So today, I got up and put on jeans (maternity jeans still, since I haven’t quite gotten up the nerve to spend our limited cash on a new pair of larger pants, and/or admit that I probably just need to donate my old clothes since it’ll probably be a while ’til I can fit into them again), and an actual tee-shirt, and a sweater. I didn’t put on shoes, because 1) I’m not going anywhere, and 2) I think it’s a silly cultural rule (the “dress to shoes” thing comes from the clever, cleaning guru on the FlyLady website, if you’re wondering), myself preferring not to tread outside dirt all through the house.

It feels like quite an accomplishment, not only on my part to get dressed like a real human being, but also to realize that we’re moving–finally (*sobs with joy*)–out of the spit-up stage. The Little Man can still hork up a bit now and then, but nothing, nothing, nothing like he used to, and that’s a wonderful realization.

He’s also starting waving “goodnight”–not “goodbye” or “hello” yet, just “goodnight”–which is freakin’ adorable.

In Writer-Land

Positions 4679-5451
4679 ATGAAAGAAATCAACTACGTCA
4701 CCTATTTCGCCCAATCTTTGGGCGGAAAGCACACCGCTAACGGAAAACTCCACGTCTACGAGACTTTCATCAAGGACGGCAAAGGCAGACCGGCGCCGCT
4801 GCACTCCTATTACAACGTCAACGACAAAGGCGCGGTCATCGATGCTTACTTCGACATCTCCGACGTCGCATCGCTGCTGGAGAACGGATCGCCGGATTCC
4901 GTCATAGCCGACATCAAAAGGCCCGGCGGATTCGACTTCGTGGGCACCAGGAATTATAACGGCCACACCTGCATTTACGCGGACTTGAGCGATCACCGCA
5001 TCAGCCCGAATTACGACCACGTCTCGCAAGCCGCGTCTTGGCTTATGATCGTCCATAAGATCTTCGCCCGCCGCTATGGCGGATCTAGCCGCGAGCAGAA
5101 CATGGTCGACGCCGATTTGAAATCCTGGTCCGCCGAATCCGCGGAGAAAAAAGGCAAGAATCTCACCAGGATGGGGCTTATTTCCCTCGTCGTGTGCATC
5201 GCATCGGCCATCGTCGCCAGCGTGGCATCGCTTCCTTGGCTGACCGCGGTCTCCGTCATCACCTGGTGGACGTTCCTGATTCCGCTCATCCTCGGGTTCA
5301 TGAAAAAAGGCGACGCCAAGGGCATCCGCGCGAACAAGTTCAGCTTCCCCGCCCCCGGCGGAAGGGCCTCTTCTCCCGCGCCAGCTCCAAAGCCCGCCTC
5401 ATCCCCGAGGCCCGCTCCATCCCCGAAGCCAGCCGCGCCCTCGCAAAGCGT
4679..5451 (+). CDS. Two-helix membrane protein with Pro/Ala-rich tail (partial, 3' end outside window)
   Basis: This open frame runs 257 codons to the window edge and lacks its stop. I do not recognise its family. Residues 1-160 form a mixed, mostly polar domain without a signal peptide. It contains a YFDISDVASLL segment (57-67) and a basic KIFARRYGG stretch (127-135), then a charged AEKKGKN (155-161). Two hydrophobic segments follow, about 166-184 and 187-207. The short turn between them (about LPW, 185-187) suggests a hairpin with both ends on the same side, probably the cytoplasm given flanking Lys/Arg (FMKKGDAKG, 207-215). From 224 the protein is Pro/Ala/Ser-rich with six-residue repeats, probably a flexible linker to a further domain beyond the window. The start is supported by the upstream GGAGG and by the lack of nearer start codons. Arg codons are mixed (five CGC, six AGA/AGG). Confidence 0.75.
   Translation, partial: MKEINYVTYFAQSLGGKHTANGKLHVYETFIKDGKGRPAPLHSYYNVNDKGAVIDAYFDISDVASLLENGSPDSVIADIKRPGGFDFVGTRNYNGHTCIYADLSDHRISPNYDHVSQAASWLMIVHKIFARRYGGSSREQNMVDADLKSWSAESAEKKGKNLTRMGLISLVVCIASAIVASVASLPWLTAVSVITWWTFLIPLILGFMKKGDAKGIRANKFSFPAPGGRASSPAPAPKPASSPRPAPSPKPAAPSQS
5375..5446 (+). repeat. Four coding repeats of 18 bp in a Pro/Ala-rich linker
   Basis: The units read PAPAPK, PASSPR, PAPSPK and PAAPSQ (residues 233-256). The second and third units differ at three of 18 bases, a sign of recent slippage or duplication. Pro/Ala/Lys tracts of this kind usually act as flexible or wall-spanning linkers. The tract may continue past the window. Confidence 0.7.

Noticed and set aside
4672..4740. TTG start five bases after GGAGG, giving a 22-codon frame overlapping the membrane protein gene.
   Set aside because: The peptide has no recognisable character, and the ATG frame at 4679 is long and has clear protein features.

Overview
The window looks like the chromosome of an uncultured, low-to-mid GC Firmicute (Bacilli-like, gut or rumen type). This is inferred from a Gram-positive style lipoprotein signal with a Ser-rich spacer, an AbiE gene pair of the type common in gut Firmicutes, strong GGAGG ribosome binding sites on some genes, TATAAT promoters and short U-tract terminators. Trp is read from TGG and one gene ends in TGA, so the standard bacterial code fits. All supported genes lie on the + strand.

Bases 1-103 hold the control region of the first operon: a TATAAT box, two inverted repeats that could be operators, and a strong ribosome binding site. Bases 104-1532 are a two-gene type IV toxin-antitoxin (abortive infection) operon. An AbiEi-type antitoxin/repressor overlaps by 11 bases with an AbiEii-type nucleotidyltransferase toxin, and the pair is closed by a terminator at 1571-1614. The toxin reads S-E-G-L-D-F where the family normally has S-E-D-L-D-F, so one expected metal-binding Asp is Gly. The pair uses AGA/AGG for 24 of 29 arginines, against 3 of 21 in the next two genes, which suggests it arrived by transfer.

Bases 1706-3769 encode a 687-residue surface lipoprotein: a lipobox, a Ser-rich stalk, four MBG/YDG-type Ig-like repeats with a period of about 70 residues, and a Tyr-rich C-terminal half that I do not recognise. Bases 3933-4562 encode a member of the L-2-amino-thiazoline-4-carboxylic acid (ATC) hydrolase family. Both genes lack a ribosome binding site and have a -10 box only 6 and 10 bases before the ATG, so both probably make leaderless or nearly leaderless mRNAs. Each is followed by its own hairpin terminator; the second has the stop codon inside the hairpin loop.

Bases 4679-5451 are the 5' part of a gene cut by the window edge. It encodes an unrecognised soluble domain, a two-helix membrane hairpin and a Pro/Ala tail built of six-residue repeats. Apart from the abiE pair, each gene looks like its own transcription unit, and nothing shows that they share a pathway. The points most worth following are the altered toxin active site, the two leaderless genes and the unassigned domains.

The Little Man took a rare and deeply appreciated two and a half hour nap, which let me get some serious brain-work done. I’ve selected my next story to edit and submit, and while I love it’s core, boy–it’s going to need a lot of work. Mega-rewrite work. I think it’ll be great once that’s done, but it’s going to take some blood, sweat, and tears. Over the weekend, I penciled out the plot fixes, and today I sat down and wrangled out the scene list. It took quite a bit longer than I expected–certain plot elements I’d wanted didn’t meld well with each other, and it took a lot of brain power to figure out what elements were necessary, verses just cool. But I think I’ve got it fixed up now, so hopefully tomorrow–nap permitting–I can get a chunk of new text down following that guideline.